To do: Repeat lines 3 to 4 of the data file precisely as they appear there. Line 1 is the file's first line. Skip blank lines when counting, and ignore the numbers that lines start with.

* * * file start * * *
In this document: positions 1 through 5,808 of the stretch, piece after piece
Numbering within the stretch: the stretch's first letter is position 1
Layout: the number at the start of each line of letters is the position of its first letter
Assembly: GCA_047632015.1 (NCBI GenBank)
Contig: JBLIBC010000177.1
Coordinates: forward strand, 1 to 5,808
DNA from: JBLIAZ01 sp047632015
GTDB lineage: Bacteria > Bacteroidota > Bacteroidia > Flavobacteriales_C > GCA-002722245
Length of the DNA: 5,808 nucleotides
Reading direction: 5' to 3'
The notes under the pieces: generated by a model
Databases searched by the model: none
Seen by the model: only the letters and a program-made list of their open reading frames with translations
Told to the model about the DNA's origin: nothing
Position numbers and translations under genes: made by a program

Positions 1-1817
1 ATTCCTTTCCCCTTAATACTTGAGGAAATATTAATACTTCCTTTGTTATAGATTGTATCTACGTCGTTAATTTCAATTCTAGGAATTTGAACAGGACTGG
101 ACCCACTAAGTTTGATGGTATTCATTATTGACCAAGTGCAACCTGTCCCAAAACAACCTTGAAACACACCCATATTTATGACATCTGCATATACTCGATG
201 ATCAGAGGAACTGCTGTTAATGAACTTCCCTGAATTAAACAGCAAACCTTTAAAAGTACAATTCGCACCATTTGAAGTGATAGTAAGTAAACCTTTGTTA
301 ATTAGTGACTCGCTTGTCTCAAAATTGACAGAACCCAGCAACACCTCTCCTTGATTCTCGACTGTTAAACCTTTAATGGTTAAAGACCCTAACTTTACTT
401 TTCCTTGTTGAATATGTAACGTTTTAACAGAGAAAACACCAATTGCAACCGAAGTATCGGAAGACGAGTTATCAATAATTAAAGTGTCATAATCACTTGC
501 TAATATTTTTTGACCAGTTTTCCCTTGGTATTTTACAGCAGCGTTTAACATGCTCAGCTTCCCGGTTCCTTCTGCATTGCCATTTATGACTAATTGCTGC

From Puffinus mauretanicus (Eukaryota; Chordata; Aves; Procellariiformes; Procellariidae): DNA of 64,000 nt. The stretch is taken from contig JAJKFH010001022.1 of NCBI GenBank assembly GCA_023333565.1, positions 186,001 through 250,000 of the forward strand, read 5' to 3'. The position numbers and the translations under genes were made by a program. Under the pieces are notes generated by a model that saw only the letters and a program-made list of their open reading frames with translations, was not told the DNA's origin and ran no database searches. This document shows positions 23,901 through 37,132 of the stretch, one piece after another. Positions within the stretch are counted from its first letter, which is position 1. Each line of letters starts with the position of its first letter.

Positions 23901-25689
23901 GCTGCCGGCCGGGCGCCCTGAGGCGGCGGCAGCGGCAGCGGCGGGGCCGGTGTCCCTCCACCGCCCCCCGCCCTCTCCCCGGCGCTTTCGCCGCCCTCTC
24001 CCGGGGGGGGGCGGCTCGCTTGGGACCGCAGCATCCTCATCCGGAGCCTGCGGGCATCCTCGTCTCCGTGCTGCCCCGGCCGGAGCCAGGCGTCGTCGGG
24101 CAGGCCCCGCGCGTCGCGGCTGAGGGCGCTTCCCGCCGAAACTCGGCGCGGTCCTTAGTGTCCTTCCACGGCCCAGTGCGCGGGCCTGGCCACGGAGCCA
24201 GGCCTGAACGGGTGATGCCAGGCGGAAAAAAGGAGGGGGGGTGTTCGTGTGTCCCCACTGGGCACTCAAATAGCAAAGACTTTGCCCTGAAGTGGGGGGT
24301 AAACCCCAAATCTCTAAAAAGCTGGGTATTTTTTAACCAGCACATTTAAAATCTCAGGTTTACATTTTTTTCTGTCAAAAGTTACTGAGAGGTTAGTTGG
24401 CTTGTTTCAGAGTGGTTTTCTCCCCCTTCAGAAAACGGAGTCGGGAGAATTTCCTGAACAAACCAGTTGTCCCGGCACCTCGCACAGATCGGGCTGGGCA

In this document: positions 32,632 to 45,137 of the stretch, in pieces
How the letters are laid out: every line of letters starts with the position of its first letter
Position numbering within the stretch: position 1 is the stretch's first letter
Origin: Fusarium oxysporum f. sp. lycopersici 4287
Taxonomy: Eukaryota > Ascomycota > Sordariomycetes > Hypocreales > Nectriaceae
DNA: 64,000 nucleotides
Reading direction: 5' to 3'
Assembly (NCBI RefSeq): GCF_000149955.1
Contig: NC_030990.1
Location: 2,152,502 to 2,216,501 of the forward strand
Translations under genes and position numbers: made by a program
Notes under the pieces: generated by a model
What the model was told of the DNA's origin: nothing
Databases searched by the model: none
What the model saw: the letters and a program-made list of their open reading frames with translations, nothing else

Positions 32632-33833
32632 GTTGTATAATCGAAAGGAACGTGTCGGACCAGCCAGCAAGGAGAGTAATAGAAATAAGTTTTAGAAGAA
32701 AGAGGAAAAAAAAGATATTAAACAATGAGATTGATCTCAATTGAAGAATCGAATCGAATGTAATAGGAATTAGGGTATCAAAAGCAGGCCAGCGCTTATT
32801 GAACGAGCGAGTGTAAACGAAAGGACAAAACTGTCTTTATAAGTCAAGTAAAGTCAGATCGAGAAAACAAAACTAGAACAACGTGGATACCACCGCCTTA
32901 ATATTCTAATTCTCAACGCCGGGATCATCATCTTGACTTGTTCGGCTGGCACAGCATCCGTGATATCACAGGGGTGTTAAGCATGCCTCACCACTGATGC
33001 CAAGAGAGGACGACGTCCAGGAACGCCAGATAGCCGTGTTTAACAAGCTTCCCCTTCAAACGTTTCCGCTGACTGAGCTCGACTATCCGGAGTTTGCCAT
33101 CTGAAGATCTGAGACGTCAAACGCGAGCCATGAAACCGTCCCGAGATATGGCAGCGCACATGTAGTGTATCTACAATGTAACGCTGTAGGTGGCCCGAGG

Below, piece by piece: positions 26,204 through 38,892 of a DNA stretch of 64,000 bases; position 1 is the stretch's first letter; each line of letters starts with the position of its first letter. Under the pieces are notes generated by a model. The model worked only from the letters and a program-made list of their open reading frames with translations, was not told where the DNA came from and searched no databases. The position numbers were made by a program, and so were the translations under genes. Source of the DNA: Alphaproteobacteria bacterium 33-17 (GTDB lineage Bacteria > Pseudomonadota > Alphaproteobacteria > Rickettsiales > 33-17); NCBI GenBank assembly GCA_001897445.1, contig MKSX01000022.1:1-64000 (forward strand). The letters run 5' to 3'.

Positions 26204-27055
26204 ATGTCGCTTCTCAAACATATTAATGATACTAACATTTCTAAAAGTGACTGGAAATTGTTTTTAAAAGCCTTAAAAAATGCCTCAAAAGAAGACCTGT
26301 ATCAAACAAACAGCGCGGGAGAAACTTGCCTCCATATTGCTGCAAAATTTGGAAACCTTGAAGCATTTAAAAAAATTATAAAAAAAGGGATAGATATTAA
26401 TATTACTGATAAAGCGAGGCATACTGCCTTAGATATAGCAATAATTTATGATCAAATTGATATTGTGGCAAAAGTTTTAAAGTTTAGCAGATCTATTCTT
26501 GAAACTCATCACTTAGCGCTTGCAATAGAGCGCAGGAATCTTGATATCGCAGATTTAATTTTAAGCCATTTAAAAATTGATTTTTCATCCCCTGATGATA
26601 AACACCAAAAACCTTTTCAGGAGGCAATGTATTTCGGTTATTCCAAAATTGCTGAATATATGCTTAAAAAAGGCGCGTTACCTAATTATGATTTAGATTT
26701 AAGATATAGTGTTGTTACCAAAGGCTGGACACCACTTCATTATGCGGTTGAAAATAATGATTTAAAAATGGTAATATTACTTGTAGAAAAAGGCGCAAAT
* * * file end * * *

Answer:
Layout: the number at the start of each line of letters is the position of its first letter
Assembly: GCA_047632015.1 (NCBI GenBank)